The region of Aragatsotn encompasses the alluring Mount Aragats, and its picturesque foothills. The spiritual subject of many Armenian writers and painters, Mount Aragats (Ara + Gah, means the throne of Ara) has exuded a mystic and magical aura throughout the ages. Aragats, with its four peaks, is Armenia's highest mountain. Its splendor has awed and attracted travelers throughout the ages. In addition to its raw natural beauty, the region, with more than 1000 historical monuments has much more to offer. The lace around the slopes of Mt. Aragats is accented by ancient frescoed churches in Mastara, Talin and Aruch, as well as splendid castles and impregnable fortresses, not to mention some world-renowned scientific centers.
Mount Aragats, at 4090 m, is the tallest and one of the most beautiful mountains in Armenia, the crown jewel of the Aragatsotn Region. Its name comes from Ara + gah which means the crown of the god Ara. The majestic mountain has been adopted as the spiritual symbol for many Armenian writers and painters. Not far below the summit is the fascinating Stone Lake (Kara Lich), the location of a Cosmic Ray Investigation center founded here in 1943. This spot also doubles as the launching point for hikers who wish to scale the heights of the mountain. Petroglyphs attesting to the presence of ancient wells, and thus of sedentary civilization, have been revealed by archaeological efforts in the area of Aragats. The mountain has 4 peaks located in a 270° arc: North (4,090), West (4,080), East (3,916), and South (3,879). The summit is covered with snow year-round, feeding a stream which flows down to the village of Aragats from between the South and East summits. As it is expected, the views of the Armenian landscape from the heights of Aragats are breathtaking.
Armenia’s geographical position, at the crossroads of communication between East and West, often was the scene of fierce battles between the two worlds, so profoundly different in their culture and traditions. Because it suffered from this strife and periodically was laid waste by the invasions of powerful neighbors. Armenia and her princes built numerous means of defense in order to protect itself against threatening adversaries.
From this standpoint, the Amberd Fortress and church are typical examples of constructions. The fortress was built according to state of the art criteria used for military constructions at that time, taking advantage of Armenian military tradition, local geography, and building material availability. It is an outstanding example of Armenian secular architecture. The church complex was protected by thick walls and placed almost inaccessibly on a crag overlooking deep ravines and mountain rivers of Arkhashyan and Amberd.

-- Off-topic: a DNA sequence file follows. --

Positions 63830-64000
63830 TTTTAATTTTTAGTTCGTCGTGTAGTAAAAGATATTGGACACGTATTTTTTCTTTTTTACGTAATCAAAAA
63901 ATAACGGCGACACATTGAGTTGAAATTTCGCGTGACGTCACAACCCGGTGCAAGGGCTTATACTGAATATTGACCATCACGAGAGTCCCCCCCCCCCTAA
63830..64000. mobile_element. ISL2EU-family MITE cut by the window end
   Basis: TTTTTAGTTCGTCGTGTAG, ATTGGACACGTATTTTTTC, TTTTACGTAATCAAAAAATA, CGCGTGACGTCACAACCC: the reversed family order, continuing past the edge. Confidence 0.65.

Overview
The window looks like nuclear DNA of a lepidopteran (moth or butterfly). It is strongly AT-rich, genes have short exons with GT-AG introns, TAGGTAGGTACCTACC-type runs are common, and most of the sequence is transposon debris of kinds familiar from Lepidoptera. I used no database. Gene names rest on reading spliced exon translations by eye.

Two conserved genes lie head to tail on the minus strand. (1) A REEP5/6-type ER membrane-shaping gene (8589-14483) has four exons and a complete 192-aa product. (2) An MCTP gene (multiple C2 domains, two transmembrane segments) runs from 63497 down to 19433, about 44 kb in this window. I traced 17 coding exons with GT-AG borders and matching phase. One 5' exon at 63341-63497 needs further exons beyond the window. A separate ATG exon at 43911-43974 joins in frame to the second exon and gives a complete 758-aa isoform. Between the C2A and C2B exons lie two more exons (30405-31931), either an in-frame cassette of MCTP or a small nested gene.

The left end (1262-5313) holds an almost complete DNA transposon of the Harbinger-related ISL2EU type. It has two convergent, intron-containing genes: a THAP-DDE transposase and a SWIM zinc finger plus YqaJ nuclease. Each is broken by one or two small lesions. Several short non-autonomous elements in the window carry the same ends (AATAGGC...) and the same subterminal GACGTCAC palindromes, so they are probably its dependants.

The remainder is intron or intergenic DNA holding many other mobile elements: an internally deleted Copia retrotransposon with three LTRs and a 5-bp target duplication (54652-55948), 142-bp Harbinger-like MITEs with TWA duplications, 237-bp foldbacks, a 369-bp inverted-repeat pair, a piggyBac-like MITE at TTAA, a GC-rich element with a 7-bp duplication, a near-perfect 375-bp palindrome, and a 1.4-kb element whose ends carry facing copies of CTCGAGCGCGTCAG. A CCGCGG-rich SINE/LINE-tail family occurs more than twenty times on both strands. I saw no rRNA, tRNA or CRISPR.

Amberd means “a fortress in the clouds in Armenian - a fitting name given its elevation at 2,300m on the slopes of the Mount Aragats. The Amberd Fortress is located 4 miles from the village of Byurakan. The fortress was founded in the 7th century A.D. during the rule of the Kamsarakan princes. It was rebuilt 4 centuries later by Vahram Vachutian Pakhlavuni. He added thick stone walls and 3 bastions along the ridge of the Arkhashyan ravine, where there were no natural defenses. An inscription above the entry to the church within the fortress indicates that it too was built in 1026. The exterior architecture is simple and expressive, crowned by an umbrella shaped cupola. Amberd was overrun in the 11th century by the Seljuk Turks. Two centuries later, it was assailed by Mongol invaders.
Despite its turbulent history, significant details remains are accessible today. Apart from portions of walls, towers and the church, there are the ruins of a bathhouse and parts of a secret passage and a water-supply system that can be seen.
Karmravor Church was built in the mid-7th century, in the town of Ashtarak. The transition form of square sub-dome space to the basis of the octahedral drum of the church’s dome is supported by four principal squinches. Traces of wall ornamentation show through its whitewashed walls. An ancient tiled spherical roof remains intact.
Hovhannavank Monastery buildings rise off the edge of a picturesque canyon of the Kassagh river.
The earliest part of this complex is from the 5th century, and the main cross-domed church from 1216. It is made of large 7ft. high tufa blocks. A large four-column gavit (1250) on the western side of the main church has an open rotunda over its central section. The defensive wall on the complex’s periphery dates back to the 13th-14th centuries. Many khachkars adorn the area.
Aruch, a domed- hall design, was built in the late 660s by Grigor Mamikonyan, an Armenian nobleman, as part of his residence (the present-day village of Talish). The church is characterized by a spacious interior, with a pendent-like transition of the dome and copious stone-carving. Fragments of a 17th-century wall painting depicting Jesus Christ Enthroned and the Apostles adorn the main apse. A palace attributed to Grigor Mamikonyan, with a large rectangular central hall, side-chambers and galleries all along its perimeter, was unearthed in south of the Church.
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